After multiple hours of just trying to get things up and running, I’m to picture my mom buying the latest version of Windows because of “ease of use” and having to run disk partitioning utilities from the command line and edit registry keys. Clearly that ain’t happening. I’m also flashing back to how seamless and straightforward installing Ubuntu was last time around. If my experience isn’t atypical, then I think the final nail has been driven into the Windows coffin. That may sound like a sensational claim, but Windows has already lost the battle for mobile to Android (and to a lesser extent these days, iOS) and more and more of computing is moving away from the desktop. At some point individuals and companies that do use desktops for niche activities aren’t going to be willing to pay $120 for an inferior product to something that they can get for free, particularly if they’re already having to retrain habits because existing UI conventions are already broken in any option.

I’m excited that Steam is out for Linux because it feels like that may start a movement for PC games to ship on non-Windows operating systems. Now if only I can get Office working with Wine, I will never have to boot over to Windows again…

String Alignment, Dynamic Programming, & DNA

Most modern runtime environments provide an implementation of some basic functionality for working with strings. We’re used to leveraging simple tasks like splicing together strings or checking whether one string contains another, but what if we wanted to do something more complex and determine whether two strings have a shared etymology or are likely to have a similar meaning? The problem is interesting for a few reasons. First, there are some very interesting applications for predicting how closely related strings are. In terms of spoken and written language, being able to glean information about the evolutionary origin of words can serve as one building block for more complex problems like both natural language processing and translation. There are also very important uses for this kind of algorithm in related fields like DNA sequencing, and even in comparing the source code of programs. Second, the algorithms at the core of the solution to the problem provide a neat example of Dynamic Programming, which is a handy tool for any developer to have in their toolbox.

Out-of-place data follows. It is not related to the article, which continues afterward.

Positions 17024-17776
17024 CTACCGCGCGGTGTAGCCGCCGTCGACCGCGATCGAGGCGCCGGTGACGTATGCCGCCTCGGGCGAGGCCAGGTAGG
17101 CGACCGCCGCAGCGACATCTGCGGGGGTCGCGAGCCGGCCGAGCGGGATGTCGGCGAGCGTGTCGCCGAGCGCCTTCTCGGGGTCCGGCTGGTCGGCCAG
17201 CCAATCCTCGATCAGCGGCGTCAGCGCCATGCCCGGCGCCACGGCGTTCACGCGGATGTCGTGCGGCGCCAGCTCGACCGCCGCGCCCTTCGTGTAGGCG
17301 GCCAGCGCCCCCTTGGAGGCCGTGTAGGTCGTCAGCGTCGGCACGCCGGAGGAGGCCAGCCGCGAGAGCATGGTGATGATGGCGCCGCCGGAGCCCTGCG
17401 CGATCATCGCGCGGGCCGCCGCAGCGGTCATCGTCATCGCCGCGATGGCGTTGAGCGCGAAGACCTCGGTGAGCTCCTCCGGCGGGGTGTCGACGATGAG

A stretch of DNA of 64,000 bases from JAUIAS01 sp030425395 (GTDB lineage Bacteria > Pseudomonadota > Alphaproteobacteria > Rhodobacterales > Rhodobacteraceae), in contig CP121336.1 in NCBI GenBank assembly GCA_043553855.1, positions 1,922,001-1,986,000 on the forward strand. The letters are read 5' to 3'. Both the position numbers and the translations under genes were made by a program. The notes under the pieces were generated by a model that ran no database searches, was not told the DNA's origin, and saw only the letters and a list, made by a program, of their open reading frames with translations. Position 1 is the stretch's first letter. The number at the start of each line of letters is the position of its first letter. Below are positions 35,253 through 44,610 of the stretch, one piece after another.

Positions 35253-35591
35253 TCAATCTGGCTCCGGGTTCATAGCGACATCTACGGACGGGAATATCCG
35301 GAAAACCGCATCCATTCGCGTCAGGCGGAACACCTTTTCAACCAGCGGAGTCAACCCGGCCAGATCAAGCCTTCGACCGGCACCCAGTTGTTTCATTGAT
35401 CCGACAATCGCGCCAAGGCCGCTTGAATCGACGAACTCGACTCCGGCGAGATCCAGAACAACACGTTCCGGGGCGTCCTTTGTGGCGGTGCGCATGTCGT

To get started, let’s consider a simple real world example. Suppose that we need to programmatically decide whether the English word “dictionary” and the Spanish word “diccionario” are related in order to draw some conclusions about the meaning of each word in absence of a… well, dictionary. We begin by noting that in practice, words tend to evolve over time through the insertion, deletion, and mutation of characters. To capitalize on this observation, we need to start by trying to find the most likely alignment between the two words by inserting gaps to make similar characters match up. The first step in finding that alignment is to establish a scoring system between characters in each word. The scoring system should be based on data and should reward similarity while penalizing differences between the strings. For our example, let’s start with a very simple scoring system where letters that match exactly are worth +2, vowels that don’t match are still worth +1 (and we’ll include the character ‘y’ with vowels), and letters that are mismatched (or matched with gaps) are worth -3. This scoring system takes advantage of a somewhat anecdotal observation that vowels tend to turn into other vowels more frequently than other mutations.

Given these words and the scoring system, our brains can actually scan the two words rather intuitively and posit a valid alignment. We can represent the alignment by showing the two words with dashes inserted for gaps, and a third row where letters indicate a direct match and plus signs indicate a non-match that was still assigned a positive score:


Our alignment has 8 letters that match perfectly and a score of 11, and at a glance it seems like a very strong match. It also happens to be a global alignment, which I’ll touch on later. The gap in “dictionary” is also somewhat arbitrary in that the score would be identical if the gap followed the ‘y’ instead of preceding it, which means that in this case there are multiple alignments that are equally valid.